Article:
Title:
Agglomerated animal litter and manufacturing process for the same
Kind Code:
A1


Abstract:
An animal litter is provided that includes a sorbent granule composed of granule particulate that is able to pass −20 screen sieve and a binder such that greater than 90% of said granules have a size of between −5 and +60 screen sieve. The granule has an oil coating thereon. An animal litter is produced by milling sorbent material to a particulate size such that greater than 90% by weight of said particulate is −20 screen sieve size or finer. The sorbent material is then agglomerated to the milled particulate to a granule size of between −5 and +60 screen sieve with a binder. The granule is then coated with an oil. Extrusion represents a preferred mode of agglomeration.



Inventors:
Swank, Richard B. (Swanton, OH, US)
Application Number:
10/990891
Publication Date:
06/23/2005
Filing Date:
11/17/2004
Assignee:
SWANK RICHARD B.
Primary Class:
International Classes:
A01K1/015; A01K29/00; (IPC1-7): A01K29/00
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Primary Examiner:
PARSLEY, DAVID J
Attorney, Agent or Firm:
Blue Filament Law (Birmingham, MI, US)
Claims:
1. An animal litter comprising: a sorbent granule comprising granule particulate that is able to pass −20 screen sieve and a binder such that greater than 90% of said granules have a size of between −5 and +60 screen sieve; and an oil coating on said granule.

2. The animal litter of claim 1 further comprising clumping agent particles decorating the surface of said granule.

3. The animal litter of claim 2 wherein said clumping agent is selected from the group consisting of: gums such as guar, arabic, karaya, tragacanth and locust bean; celluloses such as corn syrup; celluloses such as carboxymethylcellulose, ethylcellulose, hydroxyethylcellulose, hydroxy-methylethylcellulose, hydroxyethylpropylcellulose, methylhydroxyethyl-cellulose, methylcellulose; starches such as amylose, seagel, starch acetates, starch hydroxyethyl ethers, ionic starches, long-chain alkyl starches, dextrins, amine starches, phosphates starches, and dialdehyde starches; plant starches such as corn starch and potato starch.

4. The animal litter of claim 2 wherein said clumping agent is a gum.

5. The animal litter of claim 4 wherein said gum is guar gum.

6. The animal litter of claim 2 wherein said clumping agent has a size distribution such that greater than 90% of the clumping agent particles are −20 screen sieve or finer.

7. The animal litter of claim 1 wherein said granule particulate is selected from the group consisting of: corncob; bentonite; diatomaceous earth; attapulgite; montmorillonite; cellulosic plant stalks, husks and hulls.

8. The animal litter of claim 1 wherein said granule particulate is corncob.

9. The animal litter of claim 1 wherein said sorbent granule is cylindrical in shape.

10. A method for forming an animal litter comprising: milling sorbent material to a particulate size such that greater than 90% by weight of said particulate is −20 screen sieve size or finer; agglomerating said milled particulate to a granule size of between −5 and +60 screen sieve with a binder; and coating said granule with an oil.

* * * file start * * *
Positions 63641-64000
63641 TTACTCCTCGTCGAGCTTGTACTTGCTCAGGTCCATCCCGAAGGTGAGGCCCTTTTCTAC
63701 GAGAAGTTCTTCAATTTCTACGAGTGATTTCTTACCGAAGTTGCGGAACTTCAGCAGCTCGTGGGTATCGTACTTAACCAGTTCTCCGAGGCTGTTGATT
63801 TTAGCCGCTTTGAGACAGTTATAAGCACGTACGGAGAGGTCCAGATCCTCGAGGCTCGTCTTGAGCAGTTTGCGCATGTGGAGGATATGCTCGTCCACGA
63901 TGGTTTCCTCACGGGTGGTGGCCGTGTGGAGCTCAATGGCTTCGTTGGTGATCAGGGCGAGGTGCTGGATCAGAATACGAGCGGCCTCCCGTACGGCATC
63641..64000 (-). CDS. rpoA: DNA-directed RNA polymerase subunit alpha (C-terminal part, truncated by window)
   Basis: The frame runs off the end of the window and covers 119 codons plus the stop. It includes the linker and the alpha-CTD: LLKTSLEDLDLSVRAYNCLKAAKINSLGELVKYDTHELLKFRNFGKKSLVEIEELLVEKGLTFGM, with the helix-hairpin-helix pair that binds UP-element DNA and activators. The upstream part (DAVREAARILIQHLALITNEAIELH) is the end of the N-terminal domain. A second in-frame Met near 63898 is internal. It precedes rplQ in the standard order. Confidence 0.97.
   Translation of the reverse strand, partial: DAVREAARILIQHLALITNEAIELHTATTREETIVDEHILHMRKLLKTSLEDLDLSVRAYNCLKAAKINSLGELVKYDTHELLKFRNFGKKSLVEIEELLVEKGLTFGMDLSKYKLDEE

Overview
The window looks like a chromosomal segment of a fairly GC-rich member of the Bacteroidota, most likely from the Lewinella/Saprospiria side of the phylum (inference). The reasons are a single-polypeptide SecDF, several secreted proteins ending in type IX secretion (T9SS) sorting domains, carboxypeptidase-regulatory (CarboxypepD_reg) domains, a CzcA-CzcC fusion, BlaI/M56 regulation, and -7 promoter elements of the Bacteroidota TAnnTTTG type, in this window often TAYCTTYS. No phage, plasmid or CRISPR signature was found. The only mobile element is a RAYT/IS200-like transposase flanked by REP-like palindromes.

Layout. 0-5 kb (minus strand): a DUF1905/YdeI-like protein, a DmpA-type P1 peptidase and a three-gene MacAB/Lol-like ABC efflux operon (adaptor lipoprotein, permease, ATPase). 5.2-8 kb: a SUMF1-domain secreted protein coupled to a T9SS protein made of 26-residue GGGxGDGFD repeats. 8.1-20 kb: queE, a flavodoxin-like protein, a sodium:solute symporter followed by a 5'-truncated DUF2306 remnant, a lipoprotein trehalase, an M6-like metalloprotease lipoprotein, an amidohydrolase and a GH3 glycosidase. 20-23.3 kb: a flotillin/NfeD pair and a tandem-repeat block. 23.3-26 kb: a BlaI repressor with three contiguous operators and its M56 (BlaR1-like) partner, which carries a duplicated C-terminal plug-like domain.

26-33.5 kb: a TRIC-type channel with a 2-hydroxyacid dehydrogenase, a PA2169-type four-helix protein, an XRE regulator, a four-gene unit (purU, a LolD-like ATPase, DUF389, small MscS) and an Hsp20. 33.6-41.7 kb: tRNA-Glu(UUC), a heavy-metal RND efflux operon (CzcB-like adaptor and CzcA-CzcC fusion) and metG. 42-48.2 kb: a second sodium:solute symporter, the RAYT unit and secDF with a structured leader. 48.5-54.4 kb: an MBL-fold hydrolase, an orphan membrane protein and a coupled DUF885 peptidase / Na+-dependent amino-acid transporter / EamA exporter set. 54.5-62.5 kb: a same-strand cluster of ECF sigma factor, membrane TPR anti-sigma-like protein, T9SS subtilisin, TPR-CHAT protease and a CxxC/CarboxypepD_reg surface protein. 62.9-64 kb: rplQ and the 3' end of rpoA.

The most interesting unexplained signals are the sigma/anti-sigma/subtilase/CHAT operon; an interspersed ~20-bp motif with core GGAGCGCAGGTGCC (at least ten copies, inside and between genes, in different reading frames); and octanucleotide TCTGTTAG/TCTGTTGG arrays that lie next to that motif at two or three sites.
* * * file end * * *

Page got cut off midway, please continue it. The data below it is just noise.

11. The method of claim 10 further comprising the step of decorating said granule surface with clumping agent particulate.

12. The method of claim 10 wherein agglomeration occurs by urging said milled particulate through an extrusion die to form an extrudate.

13. The method of claim 10 further comprising cutting said extrudate.

Description:

RELATED APPLICATIONS

This application is a non-provisional application claiming priority of U.S. Provisional Application 60/520,796 filed Nov. 17, 2003, the contents of which are incorporated herein by reference.

FIELD OF THE INVENTION

The invention in general relates to an animal litter and process for the manufacture thereof, and in particular to an animal litter formed from an agglomerated biomass and the manufacture thereof.

BACKGROUND OF THE INVENTION

The production of animal litter from various mineral and biomass granular materials that are decorated with urine-activated clumping agents is well known to the art. Representative examples are found in U.S. Pat. Nos. 5,458,091 and 6,053,125. While such animal litter products have generally been effective, the generally modest urine absorption by a base granule has meant that urine entrainment has had to occur through the wetting and activation of the surface decorating clumping agent. This mechanism results in a less efficient use of litter than would otherwise be obtainable provided the base granule was urine absorbent.

Since conventional animal litters are formed from a large granule decorated with clumping agent, granule irregularity in both shape and size tends to create tracking of the resulting litter by an animal after usage in addition to dust formation associated with granule bumping during transport. A still further limitation of conventional animal litter products is that the typical granule size decorated with clumping agent forms a mass that is unsuitable for disposal in most septic systems and therefore must be handled as solid waste. Thus, there exists a need for an animal litter product where the base granule is formed from agglomerated finer particulate in order to overcome the limitations of the prior art, such litter produced by commercially practical methodology.